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Stem cells from monkey teeth stimulate growth of brain cells

November 16, 2008

LEIPZIG, Germany: Researchers at the Yerkes National Primate Research Center, Emory University, USA, have discovered dental pulp stem cells can stimulate growth and generation of several types of neural cells. Findings from this study suggest dental pulp stem cells show promise for use in cell therapy and regenerative medicine, particularly therapies associated with the central nervous system.

US election results not favoured by dentists

November 9, 2008

LEIPZIG, Germany: According to a recent survey, US dentists might be disappointed by the Democratic win in the US elections last month. Two out of three dentists surveyed in a poll by dental practice marketing resource The Wealthy Dentist said that former Republican nominee John McCain would be a better president for dentists. One in six favoured Obama, while the remainder said there would be no difference between the two.

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Women at higher risk for cavities

October 14, 2008

Reproduction pressures and rising fertility explain why women suffered a more rapid decline in dental health than did men as humans transitioned from hunter-and-gatherers to farmers and more sedentary pursuits, says a University of Oregon anthropologist. The conclusion follows a comprehensive review of records of the frequencies of dental cavities in both prehistoric and living human populations from research done around the world. A driving factor was dramatic changes in female-specific hormones, reports John R. Lukacs, a professor of anthropology who specializes in dental, skeletal and nutritional issues.

Economic fears in the US affect dental care

October 3, 2008

LEIPZIG, Germany/WASHINGTON D.C., USA: With the economy in the United States declining, preventive dental care can be one of the first things to go. The correlation between rising unemployment and a drop in preventive dental care, however, is not necessarily due to people being short of cash, according to a new study appearing in the online edition of Health Services Research.

Economic fears in the US affect dental care

September 14, 2008

LEIPZIG, Germany: With the economy in the United States declining, preventive dental care can be one of the first things to go. The correlation between rising unemployment and a drop in preventive dental care, however, is not necessarily due to people being short of cash, according to a new study appearing in the online edition of Health Services Research.

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Expert group questions benefits of fluoridation

August 27, 2008

LEIPZIG, Germany: Experts at the 28th Conference of the International Society for Fluoride Research in Toronto, Canada, have raised new concerns about the effects of fluoride on the human body. According to their research, high exposure of fluoride in drinking water and other sources can not only result in neurological changes inside the brain but also have an effect on bone quality or tooth development. New findings from the US even suggested a lack of evidence for caries reduction and highlighted the extensive damage and costs associated with dental fluorosis, a health condition caused by an overdose of fluoride.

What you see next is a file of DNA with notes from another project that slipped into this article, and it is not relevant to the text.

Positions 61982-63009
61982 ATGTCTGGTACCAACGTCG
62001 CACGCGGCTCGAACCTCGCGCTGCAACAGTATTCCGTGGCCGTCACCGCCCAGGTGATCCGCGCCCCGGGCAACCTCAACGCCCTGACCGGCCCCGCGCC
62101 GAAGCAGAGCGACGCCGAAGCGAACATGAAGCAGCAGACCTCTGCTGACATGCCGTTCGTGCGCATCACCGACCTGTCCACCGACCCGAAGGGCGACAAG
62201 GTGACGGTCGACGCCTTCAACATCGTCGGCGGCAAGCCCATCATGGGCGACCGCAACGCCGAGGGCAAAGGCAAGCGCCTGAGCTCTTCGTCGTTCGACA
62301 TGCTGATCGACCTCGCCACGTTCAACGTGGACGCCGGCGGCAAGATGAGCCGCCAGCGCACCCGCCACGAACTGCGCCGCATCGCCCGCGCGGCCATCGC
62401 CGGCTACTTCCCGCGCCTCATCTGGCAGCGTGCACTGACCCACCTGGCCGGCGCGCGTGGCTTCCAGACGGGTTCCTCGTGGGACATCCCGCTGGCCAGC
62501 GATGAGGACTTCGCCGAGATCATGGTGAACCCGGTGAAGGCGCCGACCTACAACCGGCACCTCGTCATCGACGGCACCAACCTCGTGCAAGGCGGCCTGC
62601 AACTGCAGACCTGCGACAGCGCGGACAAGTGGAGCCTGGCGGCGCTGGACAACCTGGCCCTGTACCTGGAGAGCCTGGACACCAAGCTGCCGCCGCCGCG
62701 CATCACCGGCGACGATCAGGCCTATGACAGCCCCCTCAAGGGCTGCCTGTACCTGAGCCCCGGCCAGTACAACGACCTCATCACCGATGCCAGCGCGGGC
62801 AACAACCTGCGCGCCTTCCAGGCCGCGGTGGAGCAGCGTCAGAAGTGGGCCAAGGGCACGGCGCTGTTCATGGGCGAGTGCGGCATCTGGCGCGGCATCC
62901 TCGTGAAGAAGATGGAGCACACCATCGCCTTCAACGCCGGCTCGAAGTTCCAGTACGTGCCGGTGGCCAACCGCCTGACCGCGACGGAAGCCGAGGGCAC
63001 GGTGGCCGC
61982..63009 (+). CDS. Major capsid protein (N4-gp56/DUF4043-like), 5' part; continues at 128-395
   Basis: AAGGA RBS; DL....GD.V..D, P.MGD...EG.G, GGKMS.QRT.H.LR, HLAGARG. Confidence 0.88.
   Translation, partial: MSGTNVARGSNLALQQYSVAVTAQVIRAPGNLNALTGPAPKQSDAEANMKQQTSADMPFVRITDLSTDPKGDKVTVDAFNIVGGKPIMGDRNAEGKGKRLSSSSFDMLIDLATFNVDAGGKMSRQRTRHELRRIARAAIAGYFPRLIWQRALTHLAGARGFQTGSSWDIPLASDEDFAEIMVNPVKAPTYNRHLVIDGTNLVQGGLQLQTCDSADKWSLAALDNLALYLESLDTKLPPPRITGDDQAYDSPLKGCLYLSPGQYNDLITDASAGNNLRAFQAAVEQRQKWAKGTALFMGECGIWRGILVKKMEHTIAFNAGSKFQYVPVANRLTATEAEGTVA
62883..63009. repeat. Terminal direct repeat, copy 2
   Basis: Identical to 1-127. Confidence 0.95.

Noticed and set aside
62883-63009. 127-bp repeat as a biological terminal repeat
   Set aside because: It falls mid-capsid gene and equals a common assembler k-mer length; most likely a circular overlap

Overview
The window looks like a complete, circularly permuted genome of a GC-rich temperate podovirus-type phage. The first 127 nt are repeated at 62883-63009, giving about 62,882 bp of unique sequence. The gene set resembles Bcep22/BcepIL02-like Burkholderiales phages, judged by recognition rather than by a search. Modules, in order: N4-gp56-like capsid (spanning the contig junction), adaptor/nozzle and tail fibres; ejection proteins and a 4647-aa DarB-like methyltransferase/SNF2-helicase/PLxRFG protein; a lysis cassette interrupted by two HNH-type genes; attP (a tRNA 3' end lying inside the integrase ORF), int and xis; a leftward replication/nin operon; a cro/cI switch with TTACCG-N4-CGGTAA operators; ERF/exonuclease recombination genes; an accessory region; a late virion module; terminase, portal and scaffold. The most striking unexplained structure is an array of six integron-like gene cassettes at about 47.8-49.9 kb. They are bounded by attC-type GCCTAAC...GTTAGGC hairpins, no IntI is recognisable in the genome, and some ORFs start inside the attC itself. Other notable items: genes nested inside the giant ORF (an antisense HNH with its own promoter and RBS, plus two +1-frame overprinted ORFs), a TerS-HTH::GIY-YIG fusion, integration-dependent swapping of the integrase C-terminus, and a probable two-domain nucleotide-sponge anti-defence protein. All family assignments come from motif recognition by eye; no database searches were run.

UN says 33.2 million people living with HIV

July 7, 2008

LEIPZIG, Germany: An estimated 33.2 million people worldwide were living with HIV as of December 2007, according to a UN report released in June. The report, prepared by UN Secretary-General Ban Ki-moon, said that the annual rate of new HIV infections appears to have decreased over the last decade.

First medical imaging application introduced for iPhone and iPod touch

July 6, 2008 | Business

LEIPZIG, Germany: Apple’s new iPhone 3G has found its way to stores around the globe. An US company has now developed a software that is supposed to help physicians and dentists to view medical images on the device without being tied to an imaging workstation.

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Blue lights stop oral tumours growing

June 11, 2008

AUGUSTA, USA/LEIPZIG, Germany: The blue light used by dentists to harden dental fillings could also help to treat cancer, according to new research. A student at the School of Dentistry at the Medical College of Georgia, USA, found the light halted the growth of tumours while doing tests on mice.

Google launches new online medical records service

May 4, 2008 | Business

LEIPZIG, Germany: Google has launched a new health service in the United States, joining other companies that also offer ways to manage personal medical records online.  

Breath analysis technology may put dentists on the forefront of diagnosing illnesses

February 24, 2008

NEW YORK, NY, USA: Dentists may soon be on the forefront of diagnosing a range of illnesses, thanks to a new laser technology that may enable them to analyse people’s breath. The technique, optical frequency comb spectroscopy, can detect minute traces of gases and compounds linked to numerous diseases including cancer.

Better dentistry through Selenium

January 30, 2008 | Business

NEW YORK, NY, USA: Selenium Ltd., a biopharmaceutical company based in Lubbock, Texas, founded in 2004 out of research from Texas Tech University, is using selenium-based chemistry to advance dentistry and dental hygiene. The company specializes in antimicrobial and non-fouling formulations for dental, medical, and ophthalmic applications and is developing antimicrobial coatings for dental water line tubing.

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